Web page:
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Surf Break Rating

Rate Gantheaume Point (Broome)


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Gantheaume Point (Broome) Swell Statistics, June: All Swell – Any Wind

The graph describes the variation of swells directed at Gantheaume Point (Broome) over a normal June and is based upon 2785 NWW3 model predictions since 2006 (values every 3 hours). The wave model does not forecast surf and wind right at the coast so we have chosen the best grid node based on what we know about Gantheaume Point (Broome). In this particular case the best grid node is 20 km away (12 miles).

The rose diagram shows the distribution of swell directions and swell sizes, while the graph at the bottom shows the same thing but without direction information. Five colours represent increasing wave sizes. Very small swells of less than 0.5m (1.5 feet) high are shown in blue. These happened 90% of the time. Green and yellow represent increasing swell sizes and red shows the highest swells, greater than >3m (>10ft). In each graph, the area of any colour is proportional to how commonly that size swell was forecast.

The diagram implies that the most common swell direction, shown by the longest spokes, was W, whereas the the dominant wind blows from the SE. Because the wave model grid is away from the coast, sometimes a strong offshore wind blows largest waves away from Gantheaume Point (Broome) and out to sea. We group these with the no surf category of the bar chart. To simplify things we don't show these in the rose graph. Because wind determines whether or not waves are good for surfing at Gantheaume Point (Broome), you can view an alternative image that shows only the swells that were forecast to coincide with glassy or offshore wind conditions. During a typical June, swells large enough to cause clean enough to surf waves at Gantheaume Point (Broome) run for about 10% of the time.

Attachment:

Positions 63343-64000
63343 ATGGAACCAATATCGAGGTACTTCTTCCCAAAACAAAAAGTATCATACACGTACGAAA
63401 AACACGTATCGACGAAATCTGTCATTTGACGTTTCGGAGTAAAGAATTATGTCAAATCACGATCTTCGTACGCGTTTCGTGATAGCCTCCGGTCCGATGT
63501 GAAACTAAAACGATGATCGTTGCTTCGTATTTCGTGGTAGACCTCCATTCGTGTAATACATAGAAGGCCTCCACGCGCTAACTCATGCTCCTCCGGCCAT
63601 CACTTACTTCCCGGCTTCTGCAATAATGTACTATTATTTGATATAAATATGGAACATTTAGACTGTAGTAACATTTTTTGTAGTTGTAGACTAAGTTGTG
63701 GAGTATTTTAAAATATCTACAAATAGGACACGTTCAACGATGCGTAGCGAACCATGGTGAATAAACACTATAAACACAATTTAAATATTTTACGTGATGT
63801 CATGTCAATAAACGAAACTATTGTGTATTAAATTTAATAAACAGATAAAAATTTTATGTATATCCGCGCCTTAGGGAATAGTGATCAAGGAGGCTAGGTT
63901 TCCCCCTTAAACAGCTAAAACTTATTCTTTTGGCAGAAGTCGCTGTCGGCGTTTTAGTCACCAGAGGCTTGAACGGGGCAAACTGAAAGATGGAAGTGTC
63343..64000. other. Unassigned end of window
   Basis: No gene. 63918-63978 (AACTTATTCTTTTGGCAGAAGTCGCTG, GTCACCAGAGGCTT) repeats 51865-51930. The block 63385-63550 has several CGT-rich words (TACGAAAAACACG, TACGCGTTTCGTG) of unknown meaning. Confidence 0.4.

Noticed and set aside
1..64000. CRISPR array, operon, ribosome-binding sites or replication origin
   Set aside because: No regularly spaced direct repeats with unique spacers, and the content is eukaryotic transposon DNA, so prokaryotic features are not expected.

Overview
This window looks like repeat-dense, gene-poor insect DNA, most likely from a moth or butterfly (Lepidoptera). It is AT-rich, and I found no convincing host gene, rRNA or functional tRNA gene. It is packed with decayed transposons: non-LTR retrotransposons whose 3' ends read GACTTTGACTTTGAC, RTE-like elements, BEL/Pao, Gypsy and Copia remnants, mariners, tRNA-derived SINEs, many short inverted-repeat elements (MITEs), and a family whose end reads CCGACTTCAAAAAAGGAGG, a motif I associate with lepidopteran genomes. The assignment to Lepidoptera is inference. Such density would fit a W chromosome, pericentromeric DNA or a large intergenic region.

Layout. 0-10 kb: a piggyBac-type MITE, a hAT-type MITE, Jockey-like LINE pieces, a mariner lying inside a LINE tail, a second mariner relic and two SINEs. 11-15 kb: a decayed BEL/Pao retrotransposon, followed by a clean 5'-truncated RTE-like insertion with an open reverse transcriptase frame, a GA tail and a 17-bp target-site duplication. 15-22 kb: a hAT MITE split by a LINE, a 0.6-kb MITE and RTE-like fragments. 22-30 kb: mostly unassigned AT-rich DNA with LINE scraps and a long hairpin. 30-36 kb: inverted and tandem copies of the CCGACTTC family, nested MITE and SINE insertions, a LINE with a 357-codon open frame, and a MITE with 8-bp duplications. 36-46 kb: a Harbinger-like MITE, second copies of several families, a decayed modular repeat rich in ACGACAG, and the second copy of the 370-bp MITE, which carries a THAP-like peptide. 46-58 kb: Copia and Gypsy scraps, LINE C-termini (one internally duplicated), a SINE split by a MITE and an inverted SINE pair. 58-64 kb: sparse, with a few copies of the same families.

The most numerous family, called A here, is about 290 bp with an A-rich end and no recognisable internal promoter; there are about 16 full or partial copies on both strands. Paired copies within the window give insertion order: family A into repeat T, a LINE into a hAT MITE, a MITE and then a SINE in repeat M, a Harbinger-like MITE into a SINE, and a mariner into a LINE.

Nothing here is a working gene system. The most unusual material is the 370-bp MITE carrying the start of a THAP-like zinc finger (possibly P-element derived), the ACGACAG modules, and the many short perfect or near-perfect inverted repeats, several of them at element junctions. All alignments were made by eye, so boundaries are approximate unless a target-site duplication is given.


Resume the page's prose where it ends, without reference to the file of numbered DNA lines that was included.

IMPORTANT: Beta version feature! Swell heights are open water values from NWW3. There is no attempt to model near-shore effects. Coastal wave heights will generally be less, especially if the break does not have unobstructed exposure to the open ocean.